Don’t worry that children never listen to you; worry that they are always watching you.
For generations, humans have traded in the spiritually bankrupt practice of telling children what to do with their work lives rather than encouraging their children to define what they most want. We can distill the practice and its impact in one phrase:
“Don’t be you.”
I once asked Jack Canfield to describe how he prepared his two sons for the world of work. He responded,
“I never told them what to do with their lives. I suggested they find something they loved doing. Then, I placed all of my attention in building their confidence in being able to deal with anything the world dished out to them.”
If we are truly committed to raising healthy, successful, and happy children we simply must encourage them to find something they love so much they become willing to deal with the chaos of change. When humans go through life without a clear and meaningful purpose, they quite what they are doing. They seek comfort over action. In other words, there isn’t a reason to take a risk or to embrace the discomfort of self-change.
The world of work is in ever increasing turmoil. I believe that much of our civil unrest lies in the fact that upwards of 48% of America’s workers view themselves as “underemployed.” Much of the disruption is rooted in the disappearance of task work. Much of the push from parents to pursue certain jobs and professions because they believed that security was to be achieved over satisfaction, fulfillment, and joy.
At the core of that transaction, we are telling our kids to distrust their thought and dismiss the human truth that all of us have a unique purpose. This is an upside-down-approach to today’s realities.
The most calamitous view parents can take with their children today, is to short circuit a child’s creative imaginings by telling them phrases like, “No one makes a living doing that.” “That’s a bad idea, go get a real job.” At the core of that transaction, we are telling our kids to distrust their thought and dismiss the human truth that all of us have a unique purpose. This is an upside-down-approach to today’s realities. For example, today’s average college graduate will change careers, not jobs, 4-6 times. In this wildly different world, learning how to sell, influence and build support systems is critical for navigating through disruption. How many families are helping their children trust their own ambitions?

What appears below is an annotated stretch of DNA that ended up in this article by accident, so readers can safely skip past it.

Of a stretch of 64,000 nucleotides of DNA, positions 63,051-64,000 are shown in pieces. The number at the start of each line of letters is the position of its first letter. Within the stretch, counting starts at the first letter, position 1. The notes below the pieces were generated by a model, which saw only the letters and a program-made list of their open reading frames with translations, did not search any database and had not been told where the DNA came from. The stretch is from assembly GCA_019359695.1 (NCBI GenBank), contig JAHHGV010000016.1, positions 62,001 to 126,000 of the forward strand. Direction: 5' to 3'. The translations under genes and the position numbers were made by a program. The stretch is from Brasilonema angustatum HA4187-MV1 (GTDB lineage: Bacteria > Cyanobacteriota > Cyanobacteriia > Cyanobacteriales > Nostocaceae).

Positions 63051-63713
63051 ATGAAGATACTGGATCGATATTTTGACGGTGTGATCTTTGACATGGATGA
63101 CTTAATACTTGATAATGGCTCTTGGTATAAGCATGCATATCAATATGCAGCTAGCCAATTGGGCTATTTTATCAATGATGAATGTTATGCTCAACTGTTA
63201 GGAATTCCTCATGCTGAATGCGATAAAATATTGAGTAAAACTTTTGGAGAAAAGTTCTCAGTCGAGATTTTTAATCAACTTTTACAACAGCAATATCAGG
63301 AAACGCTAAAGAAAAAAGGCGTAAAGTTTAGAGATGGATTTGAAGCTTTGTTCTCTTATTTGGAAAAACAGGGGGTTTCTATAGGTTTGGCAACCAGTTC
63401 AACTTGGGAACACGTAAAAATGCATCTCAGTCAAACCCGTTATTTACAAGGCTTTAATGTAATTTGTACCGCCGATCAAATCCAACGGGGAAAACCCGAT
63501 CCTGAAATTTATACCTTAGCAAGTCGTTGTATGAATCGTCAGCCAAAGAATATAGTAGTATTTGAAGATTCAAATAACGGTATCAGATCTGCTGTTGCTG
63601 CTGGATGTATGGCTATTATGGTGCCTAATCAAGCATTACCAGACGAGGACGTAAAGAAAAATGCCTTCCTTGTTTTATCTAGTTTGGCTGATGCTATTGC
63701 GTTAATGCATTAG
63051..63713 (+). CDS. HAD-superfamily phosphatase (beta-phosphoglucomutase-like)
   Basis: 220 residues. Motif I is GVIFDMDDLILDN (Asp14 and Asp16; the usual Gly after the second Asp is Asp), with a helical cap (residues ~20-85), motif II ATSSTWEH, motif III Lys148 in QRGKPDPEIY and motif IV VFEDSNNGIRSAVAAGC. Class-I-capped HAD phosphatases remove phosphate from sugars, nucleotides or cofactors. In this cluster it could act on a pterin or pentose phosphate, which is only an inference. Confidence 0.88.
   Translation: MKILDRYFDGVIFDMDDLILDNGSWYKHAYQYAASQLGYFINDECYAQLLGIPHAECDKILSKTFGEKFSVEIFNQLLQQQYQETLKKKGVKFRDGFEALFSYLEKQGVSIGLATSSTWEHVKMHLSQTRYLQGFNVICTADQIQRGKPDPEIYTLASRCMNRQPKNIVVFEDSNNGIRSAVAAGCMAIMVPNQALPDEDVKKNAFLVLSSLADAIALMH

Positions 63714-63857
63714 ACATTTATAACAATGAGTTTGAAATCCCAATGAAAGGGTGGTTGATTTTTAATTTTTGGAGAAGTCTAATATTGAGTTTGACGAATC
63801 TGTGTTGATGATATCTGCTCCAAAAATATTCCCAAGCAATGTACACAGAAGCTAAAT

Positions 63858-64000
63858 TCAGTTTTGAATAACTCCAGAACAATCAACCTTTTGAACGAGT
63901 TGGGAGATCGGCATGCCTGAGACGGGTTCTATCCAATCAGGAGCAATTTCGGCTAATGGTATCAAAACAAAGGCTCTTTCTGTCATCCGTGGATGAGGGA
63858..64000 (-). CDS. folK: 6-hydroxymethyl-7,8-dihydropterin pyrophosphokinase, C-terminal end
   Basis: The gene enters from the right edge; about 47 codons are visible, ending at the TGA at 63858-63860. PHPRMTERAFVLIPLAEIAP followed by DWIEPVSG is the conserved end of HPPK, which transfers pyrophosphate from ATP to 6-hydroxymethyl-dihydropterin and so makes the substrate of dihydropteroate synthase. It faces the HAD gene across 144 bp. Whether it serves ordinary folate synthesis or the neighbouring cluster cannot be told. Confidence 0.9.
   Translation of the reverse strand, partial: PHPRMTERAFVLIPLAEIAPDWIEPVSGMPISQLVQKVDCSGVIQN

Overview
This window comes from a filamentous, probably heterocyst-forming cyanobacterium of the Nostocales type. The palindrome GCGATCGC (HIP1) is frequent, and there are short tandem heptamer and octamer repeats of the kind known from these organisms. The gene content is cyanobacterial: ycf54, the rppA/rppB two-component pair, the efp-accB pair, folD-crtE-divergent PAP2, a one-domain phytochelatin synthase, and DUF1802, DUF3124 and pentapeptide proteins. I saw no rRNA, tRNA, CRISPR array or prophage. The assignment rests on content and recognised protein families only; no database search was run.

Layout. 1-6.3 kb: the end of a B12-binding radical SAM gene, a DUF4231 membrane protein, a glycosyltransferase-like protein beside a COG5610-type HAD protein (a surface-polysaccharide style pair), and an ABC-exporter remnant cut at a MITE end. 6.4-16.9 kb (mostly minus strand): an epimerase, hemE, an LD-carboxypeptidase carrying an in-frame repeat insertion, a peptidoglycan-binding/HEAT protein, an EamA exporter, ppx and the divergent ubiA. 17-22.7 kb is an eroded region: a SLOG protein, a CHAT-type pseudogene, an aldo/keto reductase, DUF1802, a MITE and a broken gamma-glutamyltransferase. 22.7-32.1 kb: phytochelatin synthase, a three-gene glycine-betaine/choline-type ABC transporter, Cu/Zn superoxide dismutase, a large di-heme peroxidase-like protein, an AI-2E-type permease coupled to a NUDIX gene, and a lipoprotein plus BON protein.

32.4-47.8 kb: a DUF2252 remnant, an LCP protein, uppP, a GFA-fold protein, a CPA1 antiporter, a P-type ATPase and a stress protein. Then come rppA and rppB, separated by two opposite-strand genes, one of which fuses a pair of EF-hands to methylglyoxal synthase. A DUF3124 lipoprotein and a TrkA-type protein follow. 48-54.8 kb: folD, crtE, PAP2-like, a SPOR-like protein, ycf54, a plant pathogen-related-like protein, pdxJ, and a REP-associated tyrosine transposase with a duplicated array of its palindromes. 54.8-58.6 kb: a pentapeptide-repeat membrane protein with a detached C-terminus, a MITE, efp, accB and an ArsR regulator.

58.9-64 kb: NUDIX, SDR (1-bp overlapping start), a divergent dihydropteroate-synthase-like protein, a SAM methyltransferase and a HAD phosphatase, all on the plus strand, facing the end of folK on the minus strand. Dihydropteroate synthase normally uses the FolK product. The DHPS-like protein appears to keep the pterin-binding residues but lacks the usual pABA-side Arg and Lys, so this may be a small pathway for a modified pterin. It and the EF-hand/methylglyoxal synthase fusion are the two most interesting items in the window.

For years, I have been facilitating rapid and positive change in their careers. I’ve observed thousands of people define their best career options. Observing this progression time-and-time again has led to my conviction that all of us have unique Career DNA. But, when we dismiss a child’s imaginings, when we tell them their ideas are out-of-sync with reality, many of them will listen. They will question their dreams. Worse, many will start giving us the words they believe we want to hear.
No wonder they will rebel. In fact, the human spirit will force them to rebel because whatever beauty is in there is more powerful than all of us. When an industry comes to the end of its shelf life, children with deeply personalized vision, mission and purpose will move more quickly, reinvent more soundly, and become much happier with the results. Telling our children to settle for far less will lead to mediocrity. The healthy ones will rebel.
There are no guarantees of success. The time that we spend with our children ought to be invested in increasing their probability of success and developing a new mindset:
Define What You Love
No one has the right to define our lives on our behalf. Instead of putting down the embryonic vision of our children, encourage them to explore their interests. Find ways to provide access to the work that most excites them. Find mentors who can speak to them. But, never put down the beginnings of vision because they will stop or they will rebel.
Develop Courage Skills
One of the fundamental reasons so many of today’s workers are underemployed is because they have not developed the very skills that allow them to create change. The skills and qualities we want to develop include the ability to:
The need for strong multi-dimension sales capabilities grows everytime change accelerates. We will want to help our children develop confidence in presenting themselves, speaking to others, asking great questions that reveal the other person’s expectations and gaining entry into fresh opportunities.
Build Effective Support Systems
Whenever someone accepts an Academy Award, they usually start thinking everyone that got them to the podium. Many parents would assume they bought that support after becoming rich and famous. Actually, they became rich and famous by building a support system.
The most common reason people don’t define what they really want to do with their lives is rooted in the notion that people will not help them. However, once we define what we want to do with our lives, our success is almost purely based on the quality of the people we get to help us.
Developing curiosity in our children is paramount in tomorrow’s success. Any savvy employer will quickly determine if the candidate in front of them is devouring knowledge or simply clocking in and out. Why is this so important? Active learning builds continual value into the talent pool and it lowers the probability of becoming obsolete and laid-off.
Perhaps the greatest gift we can instill in our children is that while security used to be derived from getting a good job, today’s security is based on our ability to grow, to change, to cast off obsolete ideas, to innovate, and to become better versions of ourselves every single day.
Sounds like the exact opposite of clocking-in and clocking-out, doesn’t it?